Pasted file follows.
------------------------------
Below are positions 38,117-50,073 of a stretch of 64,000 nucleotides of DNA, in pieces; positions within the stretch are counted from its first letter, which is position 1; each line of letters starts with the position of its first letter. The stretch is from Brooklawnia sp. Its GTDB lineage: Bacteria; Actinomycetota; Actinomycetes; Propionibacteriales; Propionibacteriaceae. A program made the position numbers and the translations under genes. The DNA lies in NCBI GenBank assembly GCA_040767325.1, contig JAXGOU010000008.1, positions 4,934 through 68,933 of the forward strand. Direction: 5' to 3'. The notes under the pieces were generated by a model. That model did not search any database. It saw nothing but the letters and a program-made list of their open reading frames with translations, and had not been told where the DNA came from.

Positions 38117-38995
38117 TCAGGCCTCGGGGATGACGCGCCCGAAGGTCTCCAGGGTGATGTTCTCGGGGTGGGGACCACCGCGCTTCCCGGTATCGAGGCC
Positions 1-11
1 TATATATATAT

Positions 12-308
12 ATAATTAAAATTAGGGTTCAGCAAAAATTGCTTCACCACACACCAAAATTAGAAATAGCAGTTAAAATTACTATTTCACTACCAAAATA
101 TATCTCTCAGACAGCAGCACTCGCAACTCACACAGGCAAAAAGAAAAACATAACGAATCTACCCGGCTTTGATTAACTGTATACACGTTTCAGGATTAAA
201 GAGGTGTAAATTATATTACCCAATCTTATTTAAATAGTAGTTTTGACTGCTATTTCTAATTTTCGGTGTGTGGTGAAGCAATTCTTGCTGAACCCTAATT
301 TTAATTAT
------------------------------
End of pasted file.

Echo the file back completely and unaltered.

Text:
Below are positions 38,117-50,073 of a stretch of 64,000 nucleotides of DNA, in pieces; positions within the stretch are counted from its first letter, which is position 1; each line of letters starts with the position of its first letter. The stretch is from Brooklawnia sp. Its GTDB lineage: Bacteria; Actinomycetota; Actinomycetes; Propionibacteriales; Propionibacteriaceae. A program made the position numbers and the translations under genes. The DNA lies in NCBI GenBank assembly GCA_040767325.1, contig JAXGOU010000008.1, positions 4,934 through 68,933 of the forward strand. Direction: 5' to 3'. The notes under the pieces were generated by a model. That model did not search any database. It saw nothing but the letters and a program-made list of their open reading frames with translations, and had not been told where the DNA came from.

Positions 38117-38995
38117 TCAGGCCTCGGGGATGACGCGCCCGAAGGTCTCCAGGGTGATGTTCTCGGGGTGGGGACCACCGCGCTTCCCGGTATCGAGGCC
Positions 1-11
1 TATATATATAT

Positions 12-308
12 ATAATTAAAATTAGGGTTCAGCAAAAATTGCTTCACCACACACCAAAATTAGAAATAGCAGTTAAAATTACTATTTCACTACCAAAATA
101 TATCTCTCAGACAGCAGCACTCGCAACTCACACAGGCAAAAAGAAAAACATAACGAATCTACCCGGCTTTGATTAACTGTATACACGTTTCAGGATTAAA
201 GAGGTGTAAATTATATTACCCAATCTTATTTAAATAGTAGTTTTGACTGCTATTTCTAATTTTCGGTGTGTGGTGAAGCAATTCTTGCTGAACCCTAATT
301 TTAATTAT